Getting the best effort out of a volunteer -- and giving the volunteer the best possible experience -- is really easy.
You find out what he or she wants in return for the services you want, and give it to 'em!
That was the nut of the message George Barnette of the Blanco County Disaster Response Group offered in the Saturday morning class on Volunteer Management offered free at the First United Methodist Church in Johnson City.
"It isn't really as simple as that, of course," Barnette said. "Finding out what motivates an individual volunteer takes time and effort, but it pays off in someone who will do a better job because they're happy in their volunteer work."
Part of the course focused on how to accomplish that...what motivates volunteers, how to support that motivation, and ways to use that understanding to train and manage the volunteers themselves.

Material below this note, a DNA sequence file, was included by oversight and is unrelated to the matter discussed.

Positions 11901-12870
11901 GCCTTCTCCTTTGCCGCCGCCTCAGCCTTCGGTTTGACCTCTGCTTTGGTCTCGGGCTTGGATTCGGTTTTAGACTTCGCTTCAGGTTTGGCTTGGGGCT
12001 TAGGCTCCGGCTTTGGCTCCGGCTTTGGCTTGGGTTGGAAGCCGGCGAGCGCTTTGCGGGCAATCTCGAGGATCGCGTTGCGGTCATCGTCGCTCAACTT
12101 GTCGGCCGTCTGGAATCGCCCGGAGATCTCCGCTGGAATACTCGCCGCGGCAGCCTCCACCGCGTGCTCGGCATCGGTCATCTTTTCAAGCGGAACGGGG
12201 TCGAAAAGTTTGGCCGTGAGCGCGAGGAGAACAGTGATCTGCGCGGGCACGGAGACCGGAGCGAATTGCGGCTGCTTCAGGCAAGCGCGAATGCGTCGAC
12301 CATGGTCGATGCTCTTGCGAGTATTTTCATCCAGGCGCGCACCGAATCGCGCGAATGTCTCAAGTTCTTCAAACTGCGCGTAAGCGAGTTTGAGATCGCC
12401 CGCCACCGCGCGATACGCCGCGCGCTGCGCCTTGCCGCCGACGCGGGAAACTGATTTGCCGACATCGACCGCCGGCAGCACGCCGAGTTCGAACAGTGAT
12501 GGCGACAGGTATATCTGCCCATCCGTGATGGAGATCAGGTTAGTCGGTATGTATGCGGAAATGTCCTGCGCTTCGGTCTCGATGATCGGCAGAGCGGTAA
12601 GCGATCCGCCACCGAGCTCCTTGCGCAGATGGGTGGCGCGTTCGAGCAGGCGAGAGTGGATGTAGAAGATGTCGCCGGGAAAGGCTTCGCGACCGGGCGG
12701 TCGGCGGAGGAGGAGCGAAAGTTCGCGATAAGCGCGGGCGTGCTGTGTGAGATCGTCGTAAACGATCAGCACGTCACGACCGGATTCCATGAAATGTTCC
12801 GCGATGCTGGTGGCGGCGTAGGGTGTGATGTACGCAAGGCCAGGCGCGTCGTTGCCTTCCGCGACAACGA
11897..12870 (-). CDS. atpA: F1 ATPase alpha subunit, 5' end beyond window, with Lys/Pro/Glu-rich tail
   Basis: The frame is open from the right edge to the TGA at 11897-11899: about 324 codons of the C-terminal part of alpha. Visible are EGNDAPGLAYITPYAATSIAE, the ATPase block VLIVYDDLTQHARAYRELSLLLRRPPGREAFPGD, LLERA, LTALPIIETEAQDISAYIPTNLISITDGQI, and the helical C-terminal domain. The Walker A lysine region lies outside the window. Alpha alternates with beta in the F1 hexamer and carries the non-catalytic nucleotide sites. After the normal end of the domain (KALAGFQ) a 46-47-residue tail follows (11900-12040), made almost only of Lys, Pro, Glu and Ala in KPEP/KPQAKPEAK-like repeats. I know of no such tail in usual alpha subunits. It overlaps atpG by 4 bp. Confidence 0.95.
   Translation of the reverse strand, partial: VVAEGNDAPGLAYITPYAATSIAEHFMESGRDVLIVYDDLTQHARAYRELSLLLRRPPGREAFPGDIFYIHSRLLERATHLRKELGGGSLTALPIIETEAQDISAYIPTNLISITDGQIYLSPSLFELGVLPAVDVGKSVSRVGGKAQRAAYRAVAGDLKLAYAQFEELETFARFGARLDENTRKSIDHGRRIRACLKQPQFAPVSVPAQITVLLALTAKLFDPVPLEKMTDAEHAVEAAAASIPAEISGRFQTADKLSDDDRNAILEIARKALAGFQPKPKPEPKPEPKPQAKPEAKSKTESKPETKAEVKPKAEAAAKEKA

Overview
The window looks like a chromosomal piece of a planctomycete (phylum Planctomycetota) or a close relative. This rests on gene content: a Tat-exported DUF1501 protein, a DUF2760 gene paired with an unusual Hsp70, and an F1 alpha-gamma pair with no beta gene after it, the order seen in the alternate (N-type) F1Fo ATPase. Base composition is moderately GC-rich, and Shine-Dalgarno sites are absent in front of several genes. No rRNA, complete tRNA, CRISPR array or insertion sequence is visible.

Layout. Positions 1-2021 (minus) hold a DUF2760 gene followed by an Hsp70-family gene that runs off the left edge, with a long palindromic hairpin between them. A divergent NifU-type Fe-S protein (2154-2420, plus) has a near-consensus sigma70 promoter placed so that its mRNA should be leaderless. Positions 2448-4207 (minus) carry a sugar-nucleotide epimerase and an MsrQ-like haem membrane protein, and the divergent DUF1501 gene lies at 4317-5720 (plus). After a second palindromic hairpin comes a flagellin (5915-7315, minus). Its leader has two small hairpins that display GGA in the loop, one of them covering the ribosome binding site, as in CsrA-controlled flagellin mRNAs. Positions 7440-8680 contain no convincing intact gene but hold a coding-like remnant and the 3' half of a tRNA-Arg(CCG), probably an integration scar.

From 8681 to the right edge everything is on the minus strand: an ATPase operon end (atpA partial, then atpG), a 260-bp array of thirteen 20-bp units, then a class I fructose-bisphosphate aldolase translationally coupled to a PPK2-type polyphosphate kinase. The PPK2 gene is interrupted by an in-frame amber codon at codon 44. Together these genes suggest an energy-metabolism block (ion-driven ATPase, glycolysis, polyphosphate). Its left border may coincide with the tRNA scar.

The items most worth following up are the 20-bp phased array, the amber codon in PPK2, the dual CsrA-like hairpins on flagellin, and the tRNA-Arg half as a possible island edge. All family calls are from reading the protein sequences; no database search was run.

"The basics of volunteer management are universal," he explained. "I learned most of mine as a leader in a professional society in Houston, but they apply to the disaster response group or a church committee just as well."
Managing disaster volunteers obviously is the disaster group's main interest. The class spent time on ways disasters are unique environments for volunteers.
"People who just show up at a disaster are called spontaneous volunteers, and they can be a great source of manpower and skills that wouldn't otherwise be available...or not available that quickly. But they're also untrained, unknown, and unorganized. Getting that mass of eager helpers into an orderly force takes a lot of know-how by a lot of people who plan it thoroughly in advance."
Disasters also are where the volunteer's training pays off, because there's no time to learn how to help when the tornado has passed through. It may seem like a waste of time to prepare for an event that never seems to happen, but suddenly the situation changes, and that class on flu vaccination clinics doesn't seem so useless any more.